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      02-26-2019, 05:51 AM   #1
boglehead
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STEM Lounge

Wanted to create a thread for those of us who see things a little differently.

Whether you are still pursuing your degree or in the field, this could be a nice place to keep an open and frequent dialog which could also serve as a nice resource amongst us.

So I will start, I am a 32 year old former Marine currently pursuing my BSME. I am also looking for ways to integrate MATLAB into my life more frequently, so if you have any ideas please share them. Right now I am just going through some tutorials from their website. As far as CAD, In addition to my classes at school, I have Solidworks on my laptop and I usually dedicate some of my free time to finding random items around my place and recreating them/improving their design.

If anyone has any tips or advice they would like to pass along from their days at university I always welcome it.

Last edited by boglehead; 02-26-2019 at 06:03 AM..
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      02-26-2019, 09:05 AM   #2
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What are you looking to get into? ME and IE here getting ready to start in the EE side of things to try something new. Solidworks is tons of fun and, in my opinion, the most intuitive of this type of software. I utilize Siemens NX frequently as well. Been working in the power transmission industry for an industrial gearbox manufacturer as a mechanical engineer, manufacturing engineer, and now production manager. Getting ready to change it up and go into the medical equipment industry. If your brain is wired that way, going into work can be very rewarding because it is actually fun and interesting. If you stick on the design side of things it is literally playing video games for a living!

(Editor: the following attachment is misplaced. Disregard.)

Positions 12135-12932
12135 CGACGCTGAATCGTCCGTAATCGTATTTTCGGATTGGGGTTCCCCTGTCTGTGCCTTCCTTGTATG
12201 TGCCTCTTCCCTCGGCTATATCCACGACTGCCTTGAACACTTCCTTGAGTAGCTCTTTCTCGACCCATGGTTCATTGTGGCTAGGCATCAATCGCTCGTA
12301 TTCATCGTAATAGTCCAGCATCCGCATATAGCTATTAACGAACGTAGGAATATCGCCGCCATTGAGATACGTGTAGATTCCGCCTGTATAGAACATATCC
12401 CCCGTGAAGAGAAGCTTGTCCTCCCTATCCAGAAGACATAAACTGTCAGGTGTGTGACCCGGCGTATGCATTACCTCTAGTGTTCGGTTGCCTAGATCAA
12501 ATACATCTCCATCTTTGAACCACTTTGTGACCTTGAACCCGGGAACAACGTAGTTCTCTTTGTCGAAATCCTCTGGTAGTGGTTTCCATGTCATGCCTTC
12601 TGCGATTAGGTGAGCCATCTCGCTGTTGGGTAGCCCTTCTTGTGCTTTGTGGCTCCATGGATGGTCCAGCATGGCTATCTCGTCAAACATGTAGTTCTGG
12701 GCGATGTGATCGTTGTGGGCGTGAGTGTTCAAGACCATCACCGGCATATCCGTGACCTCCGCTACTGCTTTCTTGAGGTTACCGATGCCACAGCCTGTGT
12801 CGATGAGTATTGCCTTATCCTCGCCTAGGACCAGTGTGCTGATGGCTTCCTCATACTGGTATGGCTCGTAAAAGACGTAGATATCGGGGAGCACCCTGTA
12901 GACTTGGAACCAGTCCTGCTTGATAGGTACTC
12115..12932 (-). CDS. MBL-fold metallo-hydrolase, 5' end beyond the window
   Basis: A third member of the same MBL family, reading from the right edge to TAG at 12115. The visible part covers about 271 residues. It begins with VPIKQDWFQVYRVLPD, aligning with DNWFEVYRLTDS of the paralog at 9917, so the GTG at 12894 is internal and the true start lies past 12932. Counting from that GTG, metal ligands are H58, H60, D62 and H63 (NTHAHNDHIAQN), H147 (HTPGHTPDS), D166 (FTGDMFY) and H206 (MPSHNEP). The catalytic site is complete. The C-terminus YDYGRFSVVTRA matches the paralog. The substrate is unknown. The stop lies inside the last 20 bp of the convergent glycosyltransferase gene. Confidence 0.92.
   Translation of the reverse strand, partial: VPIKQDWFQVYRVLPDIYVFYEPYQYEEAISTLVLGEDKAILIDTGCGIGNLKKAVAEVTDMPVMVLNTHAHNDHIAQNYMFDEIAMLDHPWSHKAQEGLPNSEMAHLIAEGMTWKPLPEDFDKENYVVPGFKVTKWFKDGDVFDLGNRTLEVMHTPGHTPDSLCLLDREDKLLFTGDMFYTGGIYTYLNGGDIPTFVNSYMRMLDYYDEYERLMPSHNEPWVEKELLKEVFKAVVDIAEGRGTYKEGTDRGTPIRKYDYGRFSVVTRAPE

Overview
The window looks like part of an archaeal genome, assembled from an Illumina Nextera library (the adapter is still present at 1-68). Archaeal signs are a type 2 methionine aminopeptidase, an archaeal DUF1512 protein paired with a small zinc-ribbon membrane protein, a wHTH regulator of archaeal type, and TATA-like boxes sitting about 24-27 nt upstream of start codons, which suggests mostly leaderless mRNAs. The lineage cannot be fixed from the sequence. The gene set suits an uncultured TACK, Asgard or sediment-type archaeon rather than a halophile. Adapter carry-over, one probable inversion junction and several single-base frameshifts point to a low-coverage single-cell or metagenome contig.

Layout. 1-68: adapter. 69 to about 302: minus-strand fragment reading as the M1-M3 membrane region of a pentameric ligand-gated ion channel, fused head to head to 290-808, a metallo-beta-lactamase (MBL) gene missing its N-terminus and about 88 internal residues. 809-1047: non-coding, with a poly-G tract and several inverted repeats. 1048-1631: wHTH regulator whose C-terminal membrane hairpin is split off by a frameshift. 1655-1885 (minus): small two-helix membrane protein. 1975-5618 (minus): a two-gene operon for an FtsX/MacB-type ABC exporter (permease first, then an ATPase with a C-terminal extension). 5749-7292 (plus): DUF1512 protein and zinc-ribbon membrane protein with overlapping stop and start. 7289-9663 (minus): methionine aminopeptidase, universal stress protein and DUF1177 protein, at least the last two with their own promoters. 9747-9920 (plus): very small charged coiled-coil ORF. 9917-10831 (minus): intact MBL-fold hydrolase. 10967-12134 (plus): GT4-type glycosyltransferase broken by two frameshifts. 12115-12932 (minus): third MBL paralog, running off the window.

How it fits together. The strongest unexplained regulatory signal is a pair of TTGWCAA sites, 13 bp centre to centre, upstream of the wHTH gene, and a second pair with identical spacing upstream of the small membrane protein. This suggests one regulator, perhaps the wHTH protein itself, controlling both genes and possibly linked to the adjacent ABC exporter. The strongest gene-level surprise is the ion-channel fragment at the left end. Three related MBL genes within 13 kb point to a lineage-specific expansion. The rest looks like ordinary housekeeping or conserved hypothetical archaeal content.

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      02-26-2019, 09:29 AM   #3
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ME here.
My #1 tip. Take the FE right after you graduate. That way you are ready to take the PE as soon as you get those 4 years experience in the industry.

I waited a while after I graduated to take the FE and had to re-teach myself a bunch of the fundamentals that I don't use day-to-day in my job. FE might of been harder than the dang PE.
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      02-26-2019, 09:48 AM   #4
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Quote:
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ME here.
My #1 tip. Take the FE right after you graduate. That way you are ready to take the PE as soon as you get those 4 years experience in the industry.

I waited a while after I graduated to take the FE and had to re-teach myself a bunch of the fundamentals that I don't use day-to-day in my job. FE might of been harder than the dang PE.
YES
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      02-26-2019, 09:49 AM   #5
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Quote: